Northwest Lichenologists

Diploschistes replacing Lecidea

  • 25 Mar 2018 5:01 PM
    Message # 5997032

    Diploschistes muscorum is said to begin as a parasite of species of Cladonia. Other lichens which may also be parasitized (or overgrown?) by D. muscorum include species of Stereocaulon and Squamarina. Posting photo in which it seems to be parasitizing Lecidea tessellata. Red arrow indicates area which to me most appears to be replacement rather than overgrowing. (view original size) Perhaps this is commonly observed.
 (Interesting that D. muscorum may begin by using a host’s photobiont, e.g. Trebouxia irregularis, and upon becoming independent switches to a different photobiont, e.g. Trebouxia showmanii.)

    Really beautiful photos of Diploschistes muscorum parasitizing Cladonia posted by Amadej Trnkoczy:

    Last modified: 25 Mar 2018 5:04 PM | Richard Droker
  • 26 Mar 2018 7:54 AM
    Reply # 5997844 on 5997032
    Bruce McCune (Administrator)

    And is the Candelariella replacing or overgrowing the Diploschistes? I'd say that a wide range of interactions between rock crusts are commonly observed, but that specific relationship with Lecidea -- haven't heard anyone mention that. I wouldn't be surprised if Thorsten Lumbsch's papers on Diploschistes mention more interactions than the commonly mentioned relationship with Cladonia.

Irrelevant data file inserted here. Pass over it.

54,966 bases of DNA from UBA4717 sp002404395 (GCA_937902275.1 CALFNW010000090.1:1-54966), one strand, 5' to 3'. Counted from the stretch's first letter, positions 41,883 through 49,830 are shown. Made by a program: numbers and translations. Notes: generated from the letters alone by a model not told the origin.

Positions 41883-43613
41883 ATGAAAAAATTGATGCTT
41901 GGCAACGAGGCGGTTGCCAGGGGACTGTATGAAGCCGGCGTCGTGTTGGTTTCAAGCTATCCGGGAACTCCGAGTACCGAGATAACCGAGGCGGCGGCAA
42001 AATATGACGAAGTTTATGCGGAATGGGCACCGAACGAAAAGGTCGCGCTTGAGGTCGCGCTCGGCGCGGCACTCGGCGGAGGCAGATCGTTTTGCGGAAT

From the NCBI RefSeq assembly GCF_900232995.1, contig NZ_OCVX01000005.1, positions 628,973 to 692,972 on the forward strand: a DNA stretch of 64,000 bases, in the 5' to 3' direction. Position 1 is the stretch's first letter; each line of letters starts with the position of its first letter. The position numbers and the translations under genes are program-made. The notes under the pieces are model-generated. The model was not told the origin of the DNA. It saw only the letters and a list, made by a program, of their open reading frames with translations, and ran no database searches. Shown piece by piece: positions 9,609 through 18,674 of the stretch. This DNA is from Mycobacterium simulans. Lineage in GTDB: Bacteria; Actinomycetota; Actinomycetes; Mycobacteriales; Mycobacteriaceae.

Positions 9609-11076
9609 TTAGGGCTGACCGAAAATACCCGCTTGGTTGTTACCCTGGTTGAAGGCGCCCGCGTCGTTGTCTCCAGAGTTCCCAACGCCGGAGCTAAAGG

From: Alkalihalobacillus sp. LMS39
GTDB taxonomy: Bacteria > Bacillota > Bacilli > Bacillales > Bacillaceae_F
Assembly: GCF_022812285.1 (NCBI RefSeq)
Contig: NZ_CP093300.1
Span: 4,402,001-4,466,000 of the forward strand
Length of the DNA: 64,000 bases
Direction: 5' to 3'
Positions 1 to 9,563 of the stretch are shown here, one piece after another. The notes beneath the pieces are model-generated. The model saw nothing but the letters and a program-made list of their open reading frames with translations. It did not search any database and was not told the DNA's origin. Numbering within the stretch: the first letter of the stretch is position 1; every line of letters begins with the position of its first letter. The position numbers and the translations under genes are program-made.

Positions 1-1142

• 26 Mar 2018 6:48 PM
    Reply # 6001359 on 5997032

    Thanks Bruce. Definitely I’ll look at Lumbsch’s papers.

    Going through Diploschistes just now in Microlichens of the Pacific Northwest I notice the distribution of Ingvariella bispora as ”known from Wyoming, s California, and Sanda Cruz Mts (Carlberg 2012)” Attaching some photos of what I think is I. bispora (invading Lecidea?) from Lopez Island, San Juan County, WA. Also note Noble collected it on “HCl- sandstone at a maritime site on Saltspring Island” (not far from Lopez Island). (Don't think I had mentioned this in a previous message to you regarding ranges of some lichens.)

    Last modified: 26 Mar 2018 7:15 PM | Richard Droker
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